All posts by Stephen Dycus

Professor Stephen Dycus is an internationally recognized authority on national security law and environmental law. The courses he has taught at Vermont Law School include Public International Law, National Security Law, Estates, Property, and Water Law. He was founding chair, National Security Law Section, Association of American Law Schools. Professor Dycus is the lead author of National Security Law (the field's leading casebook) and Counterterrorism Law, and he was founding co-editor in chief of the Journal of National Security Law & Policy.

Congress’s Role in Cyber Warfare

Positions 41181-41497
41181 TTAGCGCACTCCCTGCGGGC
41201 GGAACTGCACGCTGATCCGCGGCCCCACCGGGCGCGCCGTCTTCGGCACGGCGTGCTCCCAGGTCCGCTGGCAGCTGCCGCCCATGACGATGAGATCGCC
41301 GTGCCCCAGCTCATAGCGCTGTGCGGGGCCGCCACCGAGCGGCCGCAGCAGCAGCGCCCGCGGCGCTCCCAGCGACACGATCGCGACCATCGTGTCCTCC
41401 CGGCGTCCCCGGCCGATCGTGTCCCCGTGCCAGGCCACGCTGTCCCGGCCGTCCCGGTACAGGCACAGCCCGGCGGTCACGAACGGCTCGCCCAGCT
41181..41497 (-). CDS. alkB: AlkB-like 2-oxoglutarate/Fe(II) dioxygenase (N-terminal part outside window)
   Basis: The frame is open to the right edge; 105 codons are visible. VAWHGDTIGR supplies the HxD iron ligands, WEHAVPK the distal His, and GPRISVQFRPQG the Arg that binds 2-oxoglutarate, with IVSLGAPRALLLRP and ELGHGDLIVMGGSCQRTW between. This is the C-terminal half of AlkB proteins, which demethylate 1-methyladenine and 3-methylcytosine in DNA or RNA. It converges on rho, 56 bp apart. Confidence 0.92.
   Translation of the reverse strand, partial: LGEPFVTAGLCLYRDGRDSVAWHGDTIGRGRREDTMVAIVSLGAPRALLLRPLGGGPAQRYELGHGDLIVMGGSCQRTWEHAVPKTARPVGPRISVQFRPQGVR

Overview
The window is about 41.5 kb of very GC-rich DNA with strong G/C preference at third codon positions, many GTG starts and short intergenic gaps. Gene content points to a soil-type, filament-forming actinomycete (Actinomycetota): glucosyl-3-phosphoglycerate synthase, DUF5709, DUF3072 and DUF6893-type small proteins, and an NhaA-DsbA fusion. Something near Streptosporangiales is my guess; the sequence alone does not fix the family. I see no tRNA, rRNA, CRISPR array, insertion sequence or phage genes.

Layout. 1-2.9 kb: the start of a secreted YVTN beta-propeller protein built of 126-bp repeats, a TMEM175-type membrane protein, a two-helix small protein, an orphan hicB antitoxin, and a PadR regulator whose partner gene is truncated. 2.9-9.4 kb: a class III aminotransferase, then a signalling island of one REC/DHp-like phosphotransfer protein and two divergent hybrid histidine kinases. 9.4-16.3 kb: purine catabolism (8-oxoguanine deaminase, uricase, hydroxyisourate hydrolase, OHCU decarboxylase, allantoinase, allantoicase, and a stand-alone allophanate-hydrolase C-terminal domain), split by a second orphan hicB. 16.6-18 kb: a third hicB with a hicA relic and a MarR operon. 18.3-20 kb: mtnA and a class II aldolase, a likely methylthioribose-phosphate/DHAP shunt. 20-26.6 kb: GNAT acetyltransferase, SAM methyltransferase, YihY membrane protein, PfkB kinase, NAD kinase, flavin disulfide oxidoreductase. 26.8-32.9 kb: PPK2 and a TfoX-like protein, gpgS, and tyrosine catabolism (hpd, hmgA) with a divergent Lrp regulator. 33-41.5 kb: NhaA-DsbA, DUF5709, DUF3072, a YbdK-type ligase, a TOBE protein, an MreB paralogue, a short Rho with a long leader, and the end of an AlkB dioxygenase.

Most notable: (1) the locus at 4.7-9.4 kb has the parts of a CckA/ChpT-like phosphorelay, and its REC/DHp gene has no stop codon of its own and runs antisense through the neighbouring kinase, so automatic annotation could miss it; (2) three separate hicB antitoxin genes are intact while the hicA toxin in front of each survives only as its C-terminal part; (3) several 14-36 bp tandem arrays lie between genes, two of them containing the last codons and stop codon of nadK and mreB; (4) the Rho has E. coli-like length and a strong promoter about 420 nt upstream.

In his celebrated concurring opinion in The Steel Seizure Case, Justice Jackson cautioned that “only Congress itself can prevent power from slipping through its fingers.” Jackson’s warning seems especially pertinent today, as we prepare urgently for cyber warfare – facing potentially enormous threats from yet unknown enemies, and finding ourselves dependent on staggeringly complex, unproven technology. The executive branch, which has special expertise and agility in national security matters generally, as well as substantial constitutional authority, has taken the initiative in these preparations. Yet if Congress is to be faithful to the Framers’ vision of its role in the nation’s defense, it must tighten its grip and play a significant part in the development of policies for war on a digital battlefield. It also must enact rules to help ensure that these policies are carried out.